SPOKANE, Wash. (AP) — Investigators have arrested a man they say planted a sophisticated bomb along a Martin Luther King Jr. Day parade route in Spokane — a failed attack but one that raised concern, because he has ties to a white supremacist organization.
A federal complaint provided no details of the investigation or what led to the arrest of Kevin William Harpham nearly two months after city workers found the bomb, which had been left in a backpack Jan. 17 on a bench. The city workers alerted authorities, and the device was defused without incident.
Harpham, 36, of northeastern Washington, waived his right to a bail hearing as he made an initial appearance in U.S. District Court in Spokane Wednesday.
He has been charged with one count of attempting to use a weapon of mass destruction and one count of possessing an unregistered explosive device in a case the FBI has called an act of domestic terrorism.
Harpham, who was shackled at the ankles in court, will remain in the Spokane County Jail unless he changes his mind and asks for bail. A grand jury will meet March 22 and could issue an indictment.
Wearing a black sweatshirt with a Wells Fargo logo, and blue jeans, the unshaven Harpham gave yes and no answers to a series of questions from U.S. Magistrate Cynthia Imbrogno.
An FBI affidavit made in support of the charges remained under seal, and a federal public defender assigned to represent Harpham said he did not know if the government was pursuing other suspects in the case.
"The safety of our city has been of grave concern ever since Jan. 17," said Spokane Mayor Mary Verner, who expressed relief that an arrest had been made. "We are not going to let this incident define our community."
Attorney General Eric Holder, at a news conference on a different subject in Washington, D.C., said the bomb was operational.
"It was a viable device, it was planted with the aim of hurting or killing people," Holder said.
Harpham was arrested at a rural home near the town of Addy, about 20 miles south of Colville. There was no telephone listing for a Kevin Harpham in the general area.
A neighbor who told KHQ-TV of Spokane that he saw Harpham being taken into custody Wednesday morning said a vehicle was put on a trailer and removed by federal agents.
Kevin Coy described Harpham's home as a trailer with lots of dogs around.
A federal law enforcement official, speaking on condition of anonymity and declining to provide additional details because the case is ongoing, said Harpham was a white supremacist.
The Southern Poverty Law Center, which tracks hate groups across the nation, also said they have a record of him being a member of the white supremacist National Alliance in 2004. But the neo-Nazi group has fallen on hard times since the death of its founder William Pierce in 2002, Potok said.
"We don't know when he joined or if he remains a member," said Mark Potok of the Alabama-based SPLC.
Pierce was author of "The Turner Diaries," a novel about a future race war that was influential in the white supremacist movement.
Erich Gliebe, chairman of the National Alliance, based in Hillsboro, W.Va., told The Spokesman-Review newspaper of Spokane that Harpham is not a member of his organization, which he said believes all races are entitled to their own living spaces.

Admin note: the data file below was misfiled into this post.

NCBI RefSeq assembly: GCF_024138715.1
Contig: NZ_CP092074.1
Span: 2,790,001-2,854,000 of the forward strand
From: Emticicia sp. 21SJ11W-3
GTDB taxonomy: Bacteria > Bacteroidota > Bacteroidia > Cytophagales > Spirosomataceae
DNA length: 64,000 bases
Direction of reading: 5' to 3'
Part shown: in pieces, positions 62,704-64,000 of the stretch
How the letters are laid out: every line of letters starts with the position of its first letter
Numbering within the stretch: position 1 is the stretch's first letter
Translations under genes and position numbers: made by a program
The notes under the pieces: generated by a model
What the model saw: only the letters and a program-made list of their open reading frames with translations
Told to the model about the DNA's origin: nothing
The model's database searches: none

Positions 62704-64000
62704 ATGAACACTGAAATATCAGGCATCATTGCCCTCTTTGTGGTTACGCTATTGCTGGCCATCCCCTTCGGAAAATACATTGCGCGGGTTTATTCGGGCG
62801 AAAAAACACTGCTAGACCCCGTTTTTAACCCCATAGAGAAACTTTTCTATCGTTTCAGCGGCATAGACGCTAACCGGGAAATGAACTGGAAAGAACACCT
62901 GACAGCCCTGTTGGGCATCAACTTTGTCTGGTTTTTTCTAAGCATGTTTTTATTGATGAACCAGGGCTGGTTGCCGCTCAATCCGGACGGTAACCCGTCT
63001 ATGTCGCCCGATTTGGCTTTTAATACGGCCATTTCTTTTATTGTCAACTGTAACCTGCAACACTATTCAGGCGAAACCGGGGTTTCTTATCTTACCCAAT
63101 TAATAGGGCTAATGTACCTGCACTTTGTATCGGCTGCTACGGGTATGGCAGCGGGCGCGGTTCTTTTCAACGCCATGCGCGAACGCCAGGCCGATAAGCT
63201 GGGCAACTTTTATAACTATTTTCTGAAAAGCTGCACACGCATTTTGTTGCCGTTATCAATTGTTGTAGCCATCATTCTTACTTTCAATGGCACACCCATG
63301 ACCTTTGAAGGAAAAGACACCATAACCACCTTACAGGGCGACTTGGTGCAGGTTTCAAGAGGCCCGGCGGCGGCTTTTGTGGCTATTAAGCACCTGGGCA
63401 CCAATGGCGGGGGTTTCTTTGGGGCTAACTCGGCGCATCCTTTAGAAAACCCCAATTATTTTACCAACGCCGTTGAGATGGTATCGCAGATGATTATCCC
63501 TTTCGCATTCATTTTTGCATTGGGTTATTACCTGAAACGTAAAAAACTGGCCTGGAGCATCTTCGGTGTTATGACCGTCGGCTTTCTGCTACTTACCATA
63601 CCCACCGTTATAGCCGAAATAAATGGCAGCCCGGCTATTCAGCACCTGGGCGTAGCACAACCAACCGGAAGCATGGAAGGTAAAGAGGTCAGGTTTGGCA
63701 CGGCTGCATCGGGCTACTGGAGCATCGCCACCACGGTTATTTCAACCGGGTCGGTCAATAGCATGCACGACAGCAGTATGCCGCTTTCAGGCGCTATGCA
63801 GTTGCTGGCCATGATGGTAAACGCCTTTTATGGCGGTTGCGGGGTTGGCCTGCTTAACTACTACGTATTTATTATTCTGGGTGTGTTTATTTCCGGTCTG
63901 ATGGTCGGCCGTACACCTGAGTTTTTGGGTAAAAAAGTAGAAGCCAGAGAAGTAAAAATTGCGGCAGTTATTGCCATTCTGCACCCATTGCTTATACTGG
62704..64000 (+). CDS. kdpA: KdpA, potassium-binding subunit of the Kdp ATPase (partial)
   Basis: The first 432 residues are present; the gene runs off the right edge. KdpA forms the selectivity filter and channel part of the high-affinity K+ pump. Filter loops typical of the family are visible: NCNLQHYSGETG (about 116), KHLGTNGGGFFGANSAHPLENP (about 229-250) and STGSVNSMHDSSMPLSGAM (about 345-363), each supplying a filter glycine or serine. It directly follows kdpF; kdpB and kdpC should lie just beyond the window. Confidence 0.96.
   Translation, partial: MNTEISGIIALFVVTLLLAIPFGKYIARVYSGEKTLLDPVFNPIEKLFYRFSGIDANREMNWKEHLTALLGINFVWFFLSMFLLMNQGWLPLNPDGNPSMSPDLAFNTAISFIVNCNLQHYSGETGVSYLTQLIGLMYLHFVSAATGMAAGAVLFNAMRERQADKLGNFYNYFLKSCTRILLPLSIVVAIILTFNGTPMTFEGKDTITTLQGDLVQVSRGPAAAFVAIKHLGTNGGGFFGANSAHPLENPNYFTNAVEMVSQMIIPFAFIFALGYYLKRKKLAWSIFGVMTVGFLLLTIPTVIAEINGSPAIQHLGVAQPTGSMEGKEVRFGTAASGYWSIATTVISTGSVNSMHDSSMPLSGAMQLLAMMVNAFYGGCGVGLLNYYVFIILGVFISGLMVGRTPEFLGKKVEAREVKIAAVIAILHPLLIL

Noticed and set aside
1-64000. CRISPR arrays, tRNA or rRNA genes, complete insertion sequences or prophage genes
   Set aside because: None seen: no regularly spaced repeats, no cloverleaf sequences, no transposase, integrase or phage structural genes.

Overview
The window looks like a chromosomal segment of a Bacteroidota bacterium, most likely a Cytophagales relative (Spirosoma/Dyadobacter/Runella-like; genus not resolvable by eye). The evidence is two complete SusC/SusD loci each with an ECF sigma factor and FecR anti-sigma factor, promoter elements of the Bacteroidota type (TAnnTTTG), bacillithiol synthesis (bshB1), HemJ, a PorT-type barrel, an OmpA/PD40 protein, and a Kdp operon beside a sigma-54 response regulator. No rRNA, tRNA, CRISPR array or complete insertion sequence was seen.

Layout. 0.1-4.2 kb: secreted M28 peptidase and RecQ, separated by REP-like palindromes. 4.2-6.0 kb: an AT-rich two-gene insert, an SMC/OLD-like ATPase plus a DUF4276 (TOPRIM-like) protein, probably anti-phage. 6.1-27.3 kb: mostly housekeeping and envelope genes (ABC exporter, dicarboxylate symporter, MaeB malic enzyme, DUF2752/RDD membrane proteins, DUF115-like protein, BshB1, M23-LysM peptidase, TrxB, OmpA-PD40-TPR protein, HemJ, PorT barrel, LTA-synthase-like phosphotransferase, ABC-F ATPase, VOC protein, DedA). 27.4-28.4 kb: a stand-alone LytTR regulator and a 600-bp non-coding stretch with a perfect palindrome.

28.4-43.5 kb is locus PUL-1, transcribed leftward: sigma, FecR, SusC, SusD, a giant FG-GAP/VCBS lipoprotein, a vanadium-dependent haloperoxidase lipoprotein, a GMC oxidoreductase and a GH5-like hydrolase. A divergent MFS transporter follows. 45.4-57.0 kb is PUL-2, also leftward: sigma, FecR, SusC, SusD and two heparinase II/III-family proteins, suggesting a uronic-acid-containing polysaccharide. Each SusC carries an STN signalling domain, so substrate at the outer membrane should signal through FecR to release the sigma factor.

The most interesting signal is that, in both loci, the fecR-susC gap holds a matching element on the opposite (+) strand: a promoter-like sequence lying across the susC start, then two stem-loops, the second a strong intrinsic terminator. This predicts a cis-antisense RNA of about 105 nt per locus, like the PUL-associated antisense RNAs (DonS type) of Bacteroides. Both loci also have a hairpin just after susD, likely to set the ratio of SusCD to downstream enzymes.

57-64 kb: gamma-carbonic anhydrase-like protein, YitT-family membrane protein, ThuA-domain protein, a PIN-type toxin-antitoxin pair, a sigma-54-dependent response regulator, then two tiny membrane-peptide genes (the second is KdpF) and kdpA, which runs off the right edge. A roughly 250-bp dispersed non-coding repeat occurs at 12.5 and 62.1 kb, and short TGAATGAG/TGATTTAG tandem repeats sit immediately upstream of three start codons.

"We have a zero tolerance policy regarding illegal activity and anyone committing those acts - even hinting or joking — would not be welcome in our organization," Gliebe said.
"The bombing attempt in Spokane demonstrates that the threat of domestic terrorism from elements of the radical right is very real. And the threat may be growing," said J. Richard Cohen, president of the SPLC, in a press release.
Last month, the group released a report showing that hate groups now number more than 1,000 for the first time, including eight in the greater Spokane region.
For weeks, the FBI had said nothing about possible suspects in the Spokane case, but public opinion from the beginning focused on white supremacist groups. The area once served as headquarters for Richard Butler's Aryan Nations, whose members were lured by the small number of minorities.
The bomb, which contained shrapnel and a chemical component, was sent to an FBI lab in Quantico, Va., and the agency offered a $20,000 reward for information from the public. The FBI has said it received plenty of photos and video tips, but it wasn't clear if any led to the arrest. Investigators have said that two T-shirts found inside the backpack were linked to Stevens County.
One of the shirts was distributed last year at the "Relay for Life" race in Colville. The second shirt — which had the words "Treasure Island Spring 2009" on the front — was from a local theater production in 2009 in the town of Chewelah.
Afterward, federal public defender Roger Peven said he had met only briefly with his client. Peven said he didn't think Harpham was married, and that they did not discuss white supremacist topics.
The U.S. Army said Harpham was a soldier at Fort Lewis, near Tacoma, Wash., from 1996-99.
A voice mail message left at a phone number associated with Harpham was not immediately returned.
Gov. Chris Gregoire on Wednesday again commended the three workers who found the bomb.
"It was clear that when the emergency response system was put to a test, it worked as it should have and prevented what could have been a terrible tragedy on a day of celebration," Gregoire said.
Johnson reported from Seattle. Associated Press writer Pete Yost in Washington contributed to this report.
Photo: The Spokesman-Review, J. Bart Rayniak/AP Photo
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